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The post-pandemic workplace: future technological trends and their impact on frontline workers

Tue, 11th Oct 2022
FYI, this story is more than a year old

The COVID-19 pandemic has spurred faster adoption of future work trends and isn’t showing signs of letting up. According to the Australia Bureau of Statistics, one in four employed Australians reported that the job situation of someone in their household changed in July 2022, with nearly twice as many changing to working-from-home arrangements.

However, not everyone can work from home, including frontline workers in essential industries who must physically show up to their jobs. For many people worldwide, the pandemic is far from over, and businesses on the frontline must keep their employees safe while maintaining high levels of productivity and efficiency.

Frontline industries need to transform and adopt new ways of working by investing in technology that minimises human intervention in machine operation, uses existing talent more efficiently, and keeps employee health front and centre.

Technology is shaping the frontline post-COVID landscape in more ways than one. Some of the key technologies to watch include:

  • Artificial intelligence (AI): an AI-fuelled world of work will ensure businesses use talent more efficiently. AI and machine learning (ML) technologies free employees from performing routine, mundane daily tasks; instead, elevating their skills to provide more value to the business. Users can train ML models on historical data to flag anomalies in incoming data and solve problems without being told what to do.
  • The Internet of Things (IoT): IoT facilitates communication between devices and machines via the internet without human intervention. It does this through sensor-embedded equipment with a real-time health monitoring system. For example, IoT in healthcare empowers remote patient diagnosis without the need for workers to be present, as well as real-time monitoring to drastically reduce the time needed for doctors to go out and make visits.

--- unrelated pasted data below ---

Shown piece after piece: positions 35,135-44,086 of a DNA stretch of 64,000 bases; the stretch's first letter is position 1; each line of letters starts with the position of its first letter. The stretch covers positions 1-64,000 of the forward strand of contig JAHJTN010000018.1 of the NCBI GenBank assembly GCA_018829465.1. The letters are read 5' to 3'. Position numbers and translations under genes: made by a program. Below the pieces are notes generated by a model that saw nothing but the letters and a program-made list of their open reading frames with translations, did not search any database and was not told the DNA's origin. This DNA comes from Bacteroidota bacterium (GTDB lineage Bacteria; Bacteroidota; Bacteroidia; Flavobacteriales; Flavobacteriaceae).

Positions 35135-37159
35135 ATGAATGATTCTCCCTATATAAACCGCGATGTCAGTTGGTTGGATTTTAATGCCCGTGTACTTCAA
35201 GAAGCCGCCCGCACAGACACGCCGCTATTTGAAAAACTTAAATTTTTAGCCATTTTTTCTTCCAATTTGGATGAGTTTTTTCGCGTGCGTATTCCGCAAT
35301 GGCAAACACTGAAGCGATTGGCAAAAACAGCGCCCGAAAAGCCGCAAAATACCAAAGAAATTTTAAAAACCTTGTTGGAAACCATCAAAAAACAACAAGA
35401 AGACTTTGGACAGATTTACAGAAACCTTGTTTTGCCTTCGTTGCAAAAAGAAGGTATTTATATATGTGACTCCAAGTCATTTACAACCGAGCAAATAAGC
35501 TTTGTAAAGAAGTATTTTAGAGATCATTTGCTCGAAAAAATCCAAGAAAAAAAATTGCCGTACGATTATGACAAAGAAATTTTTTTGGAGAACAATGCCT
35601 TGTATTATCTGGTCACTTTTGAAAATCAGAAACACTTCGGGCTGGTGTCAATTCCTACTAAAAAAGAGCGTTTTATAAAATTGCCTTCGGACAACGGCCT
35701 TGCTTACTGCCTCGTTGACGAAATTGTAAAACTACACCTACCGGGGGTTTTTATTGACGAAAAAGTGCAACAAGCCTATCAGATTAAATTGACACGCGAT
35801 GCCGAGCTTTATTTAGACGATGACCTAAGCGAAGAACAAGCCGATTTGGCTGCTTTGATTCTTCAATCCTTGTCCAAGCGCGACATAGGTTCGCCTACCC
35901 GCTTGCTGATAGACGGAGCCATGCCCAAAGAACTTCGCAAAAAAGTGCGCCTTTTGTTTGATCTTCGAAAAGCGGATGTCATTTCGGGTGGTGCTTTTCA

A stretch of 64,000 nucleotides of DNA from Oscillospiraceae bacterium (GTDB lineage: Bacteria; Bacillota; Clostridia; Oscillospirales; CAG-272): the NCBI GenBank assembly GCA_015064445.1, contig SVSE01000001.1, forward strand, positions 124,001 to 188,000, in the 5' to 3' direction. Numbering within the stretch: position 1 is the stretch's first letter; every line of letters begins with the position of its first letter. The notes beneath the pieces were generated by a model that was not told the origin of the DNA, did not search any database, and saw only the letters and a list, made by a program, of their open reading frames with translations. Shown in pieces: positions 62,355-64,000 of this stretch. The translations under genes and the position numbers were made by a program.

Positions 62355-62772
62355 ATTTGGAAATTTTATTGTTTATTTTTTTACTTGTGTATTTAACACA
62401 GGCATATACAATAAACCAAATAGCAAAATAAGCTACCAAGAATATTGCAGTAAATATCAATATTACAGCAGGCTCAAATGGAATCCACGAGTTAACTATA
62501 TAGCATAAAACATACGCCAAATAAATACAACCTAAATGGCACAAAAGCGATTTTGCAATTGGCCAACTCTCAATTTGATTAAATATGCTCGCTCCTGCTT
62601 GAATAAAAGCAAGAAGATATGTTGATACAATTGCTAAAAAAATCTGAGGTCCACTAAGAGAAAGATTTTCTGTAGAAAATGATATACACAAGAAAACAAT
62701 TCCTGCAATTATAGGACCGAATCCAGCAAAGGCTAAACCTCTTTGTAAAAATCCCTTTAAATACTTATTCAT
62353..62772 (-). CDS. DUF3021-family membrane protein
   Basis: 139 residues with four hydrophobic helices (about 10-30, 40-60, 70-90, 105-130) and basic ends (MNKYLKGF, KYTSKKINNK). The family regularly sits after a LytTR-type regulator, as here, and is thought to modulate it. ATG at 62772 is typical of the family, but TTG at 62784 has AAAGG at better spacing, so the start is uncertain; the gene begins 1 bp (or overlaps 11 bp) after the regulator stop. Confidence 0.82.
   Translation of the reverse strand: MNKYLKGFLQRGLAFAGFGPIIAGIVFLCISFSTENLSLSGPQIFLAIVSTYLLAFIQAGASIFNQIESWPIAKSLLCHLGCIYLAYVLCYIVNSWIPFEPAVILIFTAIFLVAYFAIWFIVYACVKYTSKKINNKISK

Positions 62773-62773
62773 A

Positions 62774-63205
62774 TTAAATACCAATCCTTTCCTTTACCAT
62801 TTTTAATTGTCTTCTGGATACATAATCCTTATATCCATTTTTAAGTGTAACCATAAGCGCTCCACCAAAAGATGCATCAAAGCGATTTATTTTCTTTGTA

• Digital twins: using a virtual model to accurately reflect a physical object makes frontline work more efficient. For example, digital twin technology can dissolve siloes across manufacturing operations and help manufacturers monitor machines and collect data on the performance of any device or system. With this data, companies can model future what-if scenarios to make data-driven decisions that optimise system performance.
  • Edge computing: some decisions can’t wait until tomorrow; they need to be made now. Edge computing brings enterprise applications closer to data sources such as IoT devices and machines, minimising the need for long-distance communication between user and server. This offers lower latency of operations and reduces bandwidth usage.
  • Augmented reality (AR): frontline workers don’t sit behind a desk; they’re always on the move and need access to data to make informed decisions, no matter where they are. AR technology is reshaping how frontline workers receive data and provide remote assistance, resulting in faster execution and better decision-making. It also provides field technicians with instant support wherever they’re working.
  • Collaborative robotics: a new generation of collaborative robots has arrived to work alongside frontline workers. While collaborative robots complete routine, dangerous, and repetitive tasks, employees can focus on higher-value tasks that benefit the organisation. This will not only improve employee retention but also helps improve workplace safety by reducing the time workers spend on potentially dangerous tasks.

Digital transformation is no longer a buzzword. It’s redefining how frontline industries elevate worker experience to improve productivity, engagement and make better data-driven decisions. However, it’s not as simple as pushing a green button; it will take people, process, and technology to make systems work together and adopt new efficient ways of working.

Empowering frontline workers with the right technology will drive better problem-solving, use human talent more efficiently, and arm workers with real-time access to data wherever they need to make informed decisions. Adopting a technology-driven approach will provide frontline industries with the foundation for long-term resilience to future crises.

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